Skip to main content

Hope and Help for Anxiety Disorders

You are not alone.

Anxiety is one of the most common mood concerns among patients, and among the most common reasons for a visit to the doctor.  Almost one in three adults will experience an anxiety disorder at some point in their life.   Anxiety may be common, but it is also a real daily challenge for people with anxiety and their families.  The exact cause of anxiety is not fully known, though we think hormones, genetics, and your environment and circumstances can all play a role.

Symptoms of chronic anxiety may include:

  • Chronic worry (about specific things or about nothing in particular)
  • Chronic stress
  • Difficulty sleeping
  • Trouble focusing
  • Muscle tension or headaches

Panic Attacks:

If you have anxiety, you may also experience panic attacks. Though these episodes are brief, they can be scary.  Symptoms of a panic attack can include:

  • An increase in your heart rate (feeling like your heart is pounding in your chest)
  • Nausea
  • Shortness of breath
  • Sweating
  • Tingling or trembling in your arms, legs, fingers or toes
  • A feeling of doom

There are treatments available to help you cope with anxiety:

  • Counseling. Professional counselors or therapists trained in anxiety-reduction techniques, such as CBT (cognitive behavioral therapy), can help you change the way you think and respond to specific things that make you anxious.
  • Medication. There are two kinds of medication that can help with anxiety.
  1. SSRIs (selective serotonin reuptake inhibitors), such as Prozac, Paxil, Celexa, or Zoloft.
  2. SNRIs (serotonin and norepinephrine reuptake inhibitors), such as Effexor and Cymbalta.

Helpful changes to try in your own life to reduce anxiety:

  • Exercise. Regular exercise has been shown to be great for all mood concerns, not just anxiety.
  • Kava. a plant from the South Pacific, has been shown to be helpful for anxiety. Please tell your doctor if you plan on taking kava because one of its possible side effects is liver damage.
  • Yoga. There are yoga resources on the Internet and plenty of yoga studios throughout Maine.
  • Deep breathing. The 4,7,8 breathing technique is a great tool to quickly reduce your level of anxiety.

To start, place your tongue on the roof of your mouth. Take a slow deep breath in through your nose for a count of 4. Hold your breath for a count of 7. Breathe out slowly through your mouth for a count of 8. Repeat this cycle four times and your anxiety level should be lower than when you started. Practice this technique at least twice daily for the biggest benefit.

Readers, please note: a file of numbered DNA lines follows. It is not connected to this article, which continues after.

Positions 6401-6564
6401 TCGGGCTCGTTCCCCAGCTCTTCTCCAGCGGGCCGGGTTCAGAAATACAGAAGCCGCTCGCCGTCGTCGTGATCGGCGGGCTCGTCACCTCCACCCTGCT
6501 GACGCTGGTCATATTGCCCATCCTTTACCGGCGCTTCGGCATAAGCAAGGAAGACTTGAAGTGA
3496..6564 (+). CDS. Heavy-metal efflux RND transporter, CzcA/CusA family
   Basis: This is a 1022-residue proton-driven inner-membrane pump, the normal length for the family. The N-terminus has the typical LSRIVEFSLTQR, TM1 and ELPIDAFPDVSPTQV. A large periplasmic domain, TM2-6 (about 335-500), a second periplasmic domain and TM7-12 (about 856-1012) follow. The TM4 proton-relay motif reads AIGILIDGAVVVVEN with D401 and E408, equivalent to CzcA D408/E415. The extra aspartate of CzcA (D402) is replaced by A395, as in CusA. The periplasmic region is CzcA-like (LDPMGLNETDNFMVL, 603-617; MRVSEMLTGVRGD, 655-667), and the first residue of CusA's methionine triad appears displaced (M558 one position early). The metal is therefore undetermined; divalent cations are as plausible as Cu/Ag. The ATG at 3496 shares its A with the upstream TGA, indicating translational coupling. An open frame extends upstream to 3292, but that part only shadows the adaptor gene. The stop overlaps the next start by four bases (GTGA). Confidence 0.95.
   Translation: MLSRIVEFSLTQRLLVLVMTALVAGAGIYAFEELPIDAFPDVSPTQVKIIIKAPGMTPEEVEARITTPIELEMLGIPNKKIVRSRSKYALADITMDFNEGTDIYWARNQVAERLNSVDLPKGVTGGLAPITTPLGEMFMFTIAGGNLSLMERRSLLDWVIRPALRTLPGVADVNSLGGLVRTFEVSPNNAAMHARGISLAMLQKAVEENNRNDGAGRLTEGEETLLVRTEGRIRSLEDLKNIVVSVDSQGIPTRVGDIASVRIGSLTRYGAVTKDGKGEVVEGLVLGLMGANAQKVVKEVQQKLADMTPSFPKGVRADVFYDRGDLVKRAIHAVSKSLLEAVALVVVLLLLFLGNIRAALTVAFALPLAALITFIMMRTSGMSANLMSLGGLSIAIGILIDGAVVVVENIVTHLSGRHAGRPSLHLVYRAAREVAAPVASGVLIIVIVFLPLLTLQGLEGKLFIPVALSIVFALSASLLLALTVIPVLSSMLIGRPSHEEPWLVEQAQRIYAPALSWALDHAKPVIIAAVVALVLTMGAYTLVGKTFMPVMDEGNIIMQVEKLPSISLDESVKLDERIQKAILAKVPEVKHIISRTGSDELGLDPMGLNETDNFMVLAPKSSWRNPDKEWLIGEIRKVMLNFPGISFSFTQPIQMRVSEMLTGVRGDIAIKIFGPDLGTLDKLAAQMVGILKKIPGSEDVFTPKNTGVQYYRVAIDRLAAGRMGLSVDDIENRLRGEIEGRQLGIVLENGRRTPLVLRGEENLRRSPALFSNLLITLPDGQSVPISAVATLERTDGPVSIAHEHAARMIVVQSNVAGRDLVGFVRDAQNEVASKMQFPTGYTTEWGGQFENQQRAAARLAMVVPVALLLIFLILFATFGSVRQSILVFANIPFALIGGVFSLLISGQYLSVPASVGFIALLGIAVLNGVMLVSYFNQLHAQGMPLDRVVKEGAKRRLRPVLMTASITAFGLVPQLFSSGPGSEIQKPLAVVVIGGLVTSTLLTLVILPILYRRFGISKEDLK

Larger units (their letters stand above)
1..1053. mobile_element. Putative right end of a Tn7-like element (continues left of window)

Ben Hagopian, MD, MPH is originally from Massachusetts. He completed his college education at Tufts University in Medford, MA and his medical and public health education at Case Western Reserve University in Cleveland, OH. He completed his family medicine residency at Maine Medical Center in 2014 and a fellowship in Integrative Medicine at Maine Medical Center in 2016.  He now works as a primary care provider at Western Maine Primary Care and Stephens Memorial Hospital in Norway, Maine.

Latest News

View All
Apply for LincolnHealth's Free CNA Class by December 4
LincolnHealth is accepting applications for the winter Certified Nursing Assistant (CNA) class through Friday, December 4. The class will begin Tuesday, January 19, 2021 and is offered at no cost to the student.
Memorial Receives Federal Grant to Support Dementia Capable Programs
Mt. Washington Valley organizations will soon be able to offer older adults with dementia and their caregivers additional evidence-based programs and services over the next few years.
SMHC Names Caregiver of the Year
Stacy Merrill has been named Southern Maine Health Care’s 2020 Caregiver of the Year. Merrill is a valuable member of the SMHC team and emanates SMHC’s core values of patient centered, respect, integrity, excellence, ownership and innovation.
Franklin Memorial Hospital safety survey finds no deficiencies in infection prevention
Nineteen hospital care team members have tested positive for the coronavirus. The positive cases are not thought to pose a significant risk to patients as hospital staff has been consistent in the use of protective equipment shown to minimize transmission.